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Farmer v. Lackner

United States District Court, E.D. California

March 27, 2014

HEIDI M. LACKNER, Respondent.


KENDALL J. NEWMAN, Magistrate Judge.


Petitioner is a state prisoner, proceeding without counsel, with a petition for writ of habeas corpus pursuant to 28 U.S.C. § 2254. Petitioner challenges his 2011 conviction for making criminal threats (Cal. Penal Code § 422), corporal injury to a spouse with a prior conviction (Cal. Penal Code §§ 273.5(a), 273.5(e)), spousal rape (Cal. Penal Code § 262(a)(1)) and false imprisonment (Cal. Penal Code § 236/237(a)). Petitioner is serving a sentence of 11 years and 4 months imprisonment.[1]

This action is proceeding on the original petition. Petitioner raises four claims: 1) the trial court erred in admitting "profile" testimony; 2) the trial court erred in excluding evidence of the victims prior felony welfare fraud conviction; 3) insufficient evidence to support his conviction for spousal rape; and 4) insufficient evidence to support his conviction for false imprisonment.

After carefully reviewing the record, the undersigned recommends that the petition be denied.

Standards for a Petition for Writ of Habeas Corpus

An application for a writ of habeas corpus by a person in custody under a judgment of a state court can be granted only for violations of the Constitution or laws of the United States. 28 U.S.C. § 2254(a). A federal writ is not available for alleged error in the interpretation or application of state law. See Estelle v. McGuire , 502 U.S. 62, 67-68 (1991); Park v. California , 202 F.3d 1146, 1149 (9th Cir. 2000).

Federal habeas corpus relief is not available for any claim decided on the merits in state court proceedings unless the state courts adjudication of the claim:

(1) resulted in a decision that was contrary to, or involved an unreasonable application of, clearly established Federal law, as determined by the Supreme Court of the United States; or
(2) resulted in a decision that was based on an unreasonable determination of the facts in light of the evidence presented in the State court proceeding.

28 U.S.C. § 2254(d).

Under section 2254(d)(1), a state court decision is "contrary to" clearly established United States Supreme Court precedents if it applies a rule that contradicts the governing law set forth in Supreme Court cases, or if it confronts a set of facts that are materially indistinguishable from a decision of the Supreme Court and nevertheless arrives at different result. Early v. Packer , 537 U.S. 3, 7 (2002) (citing Williams v. Taylor , 529 U.S. 362, 405-06 (2000)).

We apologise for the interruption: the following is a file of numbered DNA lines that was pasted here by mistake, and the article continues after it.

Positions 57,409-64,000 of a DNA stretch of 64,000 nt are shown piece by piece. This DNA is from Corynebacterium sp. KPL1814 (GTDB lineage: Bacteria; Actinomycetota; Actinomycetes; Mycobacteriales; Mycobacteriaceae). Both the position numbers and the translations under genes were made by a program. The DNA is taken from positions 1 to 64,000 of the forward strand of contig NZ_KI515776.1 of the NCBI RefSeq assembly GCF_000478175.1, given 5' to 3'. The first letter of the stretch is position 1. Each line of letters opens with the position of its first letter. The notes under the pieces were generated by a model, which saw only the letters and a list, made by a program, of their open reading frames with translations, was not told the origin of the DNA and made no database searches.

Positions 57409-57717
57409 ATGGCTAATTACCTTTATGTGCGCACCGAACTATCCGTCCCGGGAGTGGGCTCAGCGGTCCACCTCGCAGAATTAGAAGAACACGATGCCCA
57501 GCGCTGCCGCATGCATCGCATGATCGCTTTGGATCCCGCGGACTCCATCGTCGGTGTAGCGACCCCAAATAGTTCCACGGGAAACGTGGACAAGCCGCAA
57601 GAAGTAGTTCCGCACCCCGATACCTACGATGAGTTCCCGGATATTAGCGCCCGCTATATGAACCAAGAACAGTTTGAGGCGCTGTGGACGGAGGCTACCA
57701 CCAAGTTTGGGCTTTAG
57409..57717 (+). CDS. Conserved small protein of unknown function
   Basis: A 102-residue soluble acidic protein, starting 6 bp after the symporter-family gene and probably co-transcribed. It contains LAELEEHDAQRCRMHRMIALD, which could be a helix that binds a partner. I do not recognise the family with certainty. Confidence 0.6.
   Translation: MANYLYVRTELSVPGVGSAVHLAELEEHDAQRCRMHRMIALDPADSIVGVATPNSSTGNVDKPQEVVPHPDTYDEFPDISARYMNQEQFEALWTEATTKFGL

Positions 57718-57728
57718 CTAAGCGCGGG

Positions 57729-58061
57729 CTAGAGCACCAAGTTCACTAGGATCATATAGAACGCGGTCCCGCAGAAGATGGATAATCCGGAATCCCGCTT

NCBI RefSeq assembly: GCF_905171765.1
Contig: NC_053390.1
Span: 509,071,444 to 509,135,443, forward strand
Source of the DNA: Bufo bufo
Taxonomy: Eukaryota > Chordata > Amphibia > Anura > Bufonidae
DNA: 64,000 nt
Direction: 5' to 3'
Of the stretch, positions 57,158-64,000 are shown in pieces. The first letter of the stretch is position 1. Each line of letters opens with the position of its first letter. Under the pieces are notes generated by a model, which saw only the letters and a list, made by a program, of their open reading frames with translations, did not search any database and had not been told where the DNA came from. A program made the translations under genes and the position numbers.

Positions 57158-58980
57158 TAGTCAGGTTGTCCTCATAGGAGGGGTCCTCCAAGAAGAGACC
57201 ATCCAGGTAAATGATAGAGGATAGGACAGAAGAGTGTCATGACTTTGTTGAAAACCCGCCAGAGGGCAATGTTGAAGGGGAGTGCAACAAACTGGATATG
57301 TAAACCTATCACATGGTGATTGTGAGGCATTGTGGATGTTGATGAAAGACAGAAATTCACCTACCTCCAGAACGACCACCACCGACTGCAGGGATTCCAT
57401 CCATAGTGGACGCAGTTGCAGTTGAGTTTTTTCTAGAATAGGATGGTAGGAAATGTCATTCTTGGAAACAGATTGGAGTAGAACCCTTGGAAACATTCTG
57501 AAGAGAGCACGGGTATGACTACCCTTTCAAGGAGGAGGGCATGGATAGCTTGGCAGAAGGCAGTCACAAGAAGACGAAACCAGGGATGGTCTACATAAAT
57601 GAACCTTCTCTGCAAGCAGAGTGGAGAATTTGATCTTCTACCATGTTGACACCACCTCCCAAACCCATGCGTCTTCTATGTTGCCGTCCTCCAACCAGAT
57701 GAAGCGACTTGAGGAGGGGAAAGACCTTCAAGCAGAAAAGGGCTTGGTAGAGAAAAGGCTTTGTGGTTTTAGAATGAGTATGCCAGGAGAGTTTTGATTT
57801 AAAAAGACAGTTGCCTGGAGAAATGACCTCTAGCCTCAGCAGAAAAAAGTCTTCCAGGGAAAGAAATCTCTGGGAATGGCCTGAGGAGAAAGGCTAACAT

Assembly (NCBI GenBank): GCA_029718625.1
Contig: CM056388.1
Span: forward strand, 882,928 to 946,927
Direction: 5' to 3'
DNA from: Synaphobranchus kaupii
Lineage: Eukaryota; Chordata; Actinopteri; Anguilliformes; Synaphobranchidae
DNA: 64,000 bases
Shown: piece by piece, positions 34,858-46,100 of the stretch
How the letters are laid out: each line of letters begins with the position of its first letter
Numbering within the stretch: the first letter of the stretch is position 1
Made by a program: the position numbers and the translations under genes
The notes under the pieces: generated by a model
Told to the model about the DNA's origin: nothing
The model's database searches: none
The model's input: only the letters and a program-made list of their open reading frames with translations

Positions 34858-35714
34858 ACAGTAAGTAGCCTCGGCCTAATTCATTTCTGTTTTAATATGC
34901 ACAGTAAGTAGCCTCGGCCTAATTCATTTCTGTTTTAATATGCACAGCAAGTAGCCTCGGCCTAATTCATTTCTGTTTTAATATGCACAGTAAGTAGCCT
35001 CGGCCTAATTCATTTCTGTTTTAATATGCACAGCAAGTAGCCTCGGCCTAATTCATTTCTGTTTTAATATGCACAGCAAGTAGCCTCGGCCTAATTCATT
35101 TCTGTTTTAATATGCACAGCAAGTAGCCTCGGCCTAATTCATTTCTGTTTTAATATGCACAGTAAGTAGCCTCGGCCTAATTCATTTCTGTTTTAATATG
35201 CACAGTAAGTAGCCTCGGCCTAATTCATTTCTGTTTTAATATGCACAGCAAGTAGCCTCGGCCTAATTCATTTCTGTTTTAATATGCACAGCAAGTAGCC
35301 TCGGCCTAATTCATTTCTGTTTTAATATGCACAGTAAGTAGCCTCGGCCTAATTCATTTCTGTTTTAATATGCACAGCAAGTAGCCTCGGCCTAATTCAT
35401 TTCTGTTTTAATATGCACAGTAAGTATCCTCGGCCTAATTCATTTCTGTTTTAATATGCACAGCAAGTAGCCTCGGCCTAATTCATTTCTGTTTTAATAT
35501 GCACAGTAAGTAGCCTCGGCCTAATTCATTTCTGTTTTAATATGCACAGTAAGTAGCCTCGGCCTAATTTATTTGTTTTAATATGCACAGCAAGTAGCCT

Under the "unreasonable application" clause of section 2254(d)(1), a federal habeas court may grant the writ if the state court identifies the correct governing legal principle from the Supreme Courts decisions, but unreasonably applies that principle to the facts of the prisoners case. Williams , 529 U.S. at 413. A federal habeas court "may not issue the writ simply because that court concludes in its independent judgment that the relevant state-court decision applied clearly established federal law erroneously or incorrectly. Rather, that application must also be unreasonable." Id. at 412; see also Lockyer v. Andrade , 538 U.S. 63, 75 (2003) (it is "not enough that a federal habeas court, in its independent review of the legal question, is left with a firm conviction' that the state court was erroneous.") (internal citations omitted). "A state courts determination that a claim lacks merit precludes federal habeas relief so long as fairminded jurists could disagree' on the correctness of the state courts decision." Harrington v. Richter , 131 S.Ct. 770, 786 (2011).

The court looks to the last reasoned state court decision as the basis for the state court judgment. Avila v. Galaza , 297 F.3d 911, 918 (9th Cir. 2002). If there is no reasoned decision, "and the state court has denied relief, it may be presumed that the state court adjudicated the claim on the merits in the absence of any indication or state-law procedural principles to the contrary." Harrington , 131 S.Ct. at 784-85. That presumption may be overcome by a showing that "there is reason to think some other explanation for the state courts decision is more likely." Id. at 785 (citing Ylst v. Nunnemaker , 501 U.S. 797, 803 (1991)).

"When a state court rejects a federal claim without expressly addressing that claim, a federal habeas court must presume that the federal claim was adjudicated on the merits - but that presumption can in some limited circumstances be rebutted." Johnson v. Williams , 133 S.Ct. 1088, 1096 (Feb. 20, 2013). "When the evidence leads very clearly to the conclusion that a federal claim was inadvertently overlooked in state court, § 2254(d) entitles the prisoner to" de novo review of the claim. Id., at 1097.